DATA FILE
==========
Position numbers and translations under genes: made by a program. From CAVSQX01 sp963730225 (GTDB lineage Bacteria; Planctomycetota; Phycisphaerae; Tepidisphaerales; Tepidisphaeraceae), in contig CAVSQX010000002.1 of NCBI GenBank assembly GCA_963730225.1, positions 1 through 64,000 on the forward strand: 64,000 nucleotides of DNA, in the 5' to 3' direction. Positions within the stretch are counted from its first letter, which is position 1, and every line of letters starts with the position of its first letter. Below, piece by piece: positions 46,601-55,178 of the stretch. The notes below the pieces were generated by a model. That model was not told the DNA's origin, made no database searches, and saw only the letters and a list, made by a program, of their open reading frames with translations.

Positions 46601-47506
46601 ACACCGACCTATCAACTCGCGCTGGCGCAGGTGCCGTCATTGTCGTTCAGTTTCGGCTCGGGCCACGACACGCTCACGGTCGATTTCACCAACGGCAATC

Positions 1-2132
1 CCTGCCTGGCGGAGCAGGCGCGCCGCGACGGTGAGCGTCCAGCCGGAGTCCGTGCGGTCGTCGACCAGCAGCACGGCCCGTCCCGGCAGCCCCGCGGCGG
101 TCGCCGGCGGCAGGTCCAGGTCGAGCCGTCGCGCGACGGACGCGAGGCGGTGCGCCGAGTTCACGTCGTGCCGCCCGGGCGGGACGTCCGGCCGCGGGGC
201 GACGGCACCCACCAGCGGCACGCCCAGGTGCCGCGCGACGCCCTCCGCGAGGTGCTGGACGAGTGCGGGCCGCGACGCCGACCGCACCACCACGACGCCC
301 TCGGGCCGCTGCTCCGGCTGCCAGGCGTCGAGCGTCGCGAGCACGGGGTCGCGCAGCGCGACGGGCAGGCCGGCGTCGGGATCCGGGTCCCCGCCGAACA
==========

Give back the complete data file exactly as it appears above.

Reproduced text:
Position numbers and translations under genes: made by a program. From CAVSQX01 sp963730225 (GTDB lineage Bacteria; Planctomycetota; Phycisphaerae; Tepidisphaerales; Tepidisphaeraceae), in contig CAVSQX010000002.1 of NCBI GenBank assembly GCA_963730225.1, positions 1 through 64,000 on the forward strand: 64,000 nucleotides of DNA, in the 5' to 3' direction. Positions within the stretch are counted from its first letter, which is position 1, and every line of letters starts with the position of its first letter. Below, piece by piece: positions 46,601-55,178 of the stretch. The notes below the pieces were generated by a model. That model was not told the DNA's origin, made no database searches, and saw only the letters and a list, made by a program, of their open reading frames with translations.

Positions 46601-47506
46601 ACACCGACCTATCAACTCGCGCTGGCGCAGGTGCCGTCATTGTCGTTCAGTTTCGGCTCGGGCCACGACACGCTCACGGTCGATTTCACCAACGGCAATC

Positions 1-2132
1 CCTGCCTGGCGGAGCAGGCGCGCCGCGACGGTGAGCGTCCAGCCGGAGTCCGTGCGGTCGTCGACCAGCAGCACGGCCCGTCCCGGCAGCCCCGCGGCGG
101 TCGCCGGCGGCAGGTCCAGGTCGAGCCGTCGCGCGACGGACGCGAGGCGGTGCGCCGAGTTCACGTCGTGCCGCCCGGGCGGGACGTCCGGCCGCGGGGC
201 GACGGCACCCACCAGCGGCACGCCCAGGTGCCGCGCGACGCCCTCCGCGAGGTGCTGGACGAGTGCGGGCCGCGACGCCGACCGCACCACCACGACGCCC
301 TCGGGCCGCTGCTCCGGCTGCCAGGCGTCGAGCGTCGCGAGCACGGGGTCGCGCAGCGCGACGGGCAGGCCGGCGTCGGGATCCGGGTCCCCGCCGAACA